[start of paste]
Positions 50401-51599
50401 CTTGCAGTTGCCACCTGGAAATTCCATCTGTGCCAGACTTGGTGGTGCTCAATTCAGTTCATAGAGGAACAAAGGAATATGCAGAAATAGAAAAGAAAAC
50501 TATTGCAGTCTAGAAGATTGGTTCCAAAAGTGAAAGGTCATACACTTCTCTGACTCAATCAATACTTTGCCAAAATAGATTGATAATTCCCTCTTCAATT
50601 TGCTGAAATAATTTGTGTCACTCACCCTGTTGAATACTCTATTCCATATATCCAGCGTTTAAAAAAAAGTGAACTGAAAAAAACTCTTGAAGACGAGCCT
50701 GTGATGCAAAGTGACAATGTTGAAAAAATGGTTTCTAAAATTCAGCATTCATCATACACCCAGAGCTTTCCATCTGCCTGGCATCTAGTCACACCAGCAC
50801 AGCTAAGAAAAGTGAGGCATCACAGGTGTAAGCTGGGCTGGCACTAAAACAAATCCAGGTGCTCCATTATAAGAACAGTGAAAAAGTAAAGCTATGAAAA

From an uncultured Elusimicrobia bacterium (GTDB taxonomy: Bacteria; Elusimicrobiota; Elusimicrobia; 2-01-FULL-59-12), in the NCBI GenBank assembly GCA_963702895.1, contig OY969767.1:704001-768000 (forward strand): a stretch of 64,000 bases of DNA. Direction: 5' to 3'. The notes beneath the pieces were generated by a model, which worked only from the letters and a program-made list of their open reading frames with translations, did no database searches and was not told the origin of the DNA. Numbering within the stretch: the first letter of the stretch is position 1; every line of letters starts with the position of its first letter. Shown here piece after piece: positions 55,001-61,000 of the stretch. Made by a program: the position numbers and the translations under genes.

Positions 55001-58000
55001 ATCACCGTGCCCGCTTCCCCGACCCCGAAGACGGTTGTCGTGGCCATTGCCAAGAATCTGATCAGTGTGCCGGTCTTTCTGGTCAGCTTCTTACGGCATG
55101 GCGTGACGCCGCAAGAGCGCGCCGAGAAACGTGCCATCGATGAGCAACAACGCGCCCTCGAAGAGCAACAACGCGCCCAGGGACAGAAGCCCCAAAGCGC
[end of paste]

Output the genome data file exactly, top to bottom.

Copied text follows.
Positions 50401-51599
50401 CTTGCAGTTGCCACCTGGAAATTCCATCTGTGCCAGACTTGGTGGTGCTCAATTCAGTTCATAGAGGAACAAAGGAATATGCAGAAATAGAAAAGAAAAC
50501 TATTGCAGTCTAGAAGATTGGTTCCAAAAGTGAAAGGTCATACACTTCTCTGACTCAATCAATACTTTGCCAAAATAGATTGATAATTCCCTCTTCAATT
50601 TGCTGAAATAATTTGTGTCACTCACCCTGTTGAATACTCTATTCCATATATCCAGCGTTTAAAAAAAAGTGAACTGAAAAAAACTCTTGAAGACGAGCCT
50701 GTGATGCAAAGTGACAATGTTGAAAAAATGGTTTCTAAAATTCAGCATTCATCATACACCCAGAGCTTTCCATCTGCCTGGCATCTAGTCACACCAGCAC
50801 AGCTAAGAAAAGTGAGGCATCACAGGTGTAAGCTGGGCTGGCACTAAAACAAATCCAGGTGCTCCATTATAAGAACAGTGAAAAAGTAAAGCTATGAAAA

From an uncultured Elusimicrobia bacterium (GTDB taxonomy: Bacteria; Elusimicrobiota; Elusimicrobia; 2-01-FULL-59-12), in the NCBI GenBank assembly GCA_963702895.1, contig OY969767.1:704001-768000 (forward strand): a stretch of 64,000 bases of DNA. Direction: 5' to 3'. The notes beneath the pieces were generated by a model, which worked only from the letters and a program-made list of their open reading frames with translations, did no database searches and was not told the origin of the DNA. Numbering within the stretch: the first letter of the stretch is position 1; every line of letters starts with the position of its first letter. Shown here piece after piece: positions 55,001-61,000 of the stretch. Made by a program: the position numbers and the translations under genes.

Positions 55001-58000
55001 ATCACCGTGCCCGCTTCCCCGACCCCGAAGACGGTTGTCGTGGCCATTGCCAAGAATCTGATCAGTGTGCCGGTCTTTCTGGTCAGCTTCTTACGGCATG
55101 GCGTGACGCCGCAAGAGCGCGCCGAGAAACGTGCCATCGATGAGCAACAACGCGCCCTCGAAGAGCAACAACGCGCCCAGGGACAGAAGCCCCAAAGCGC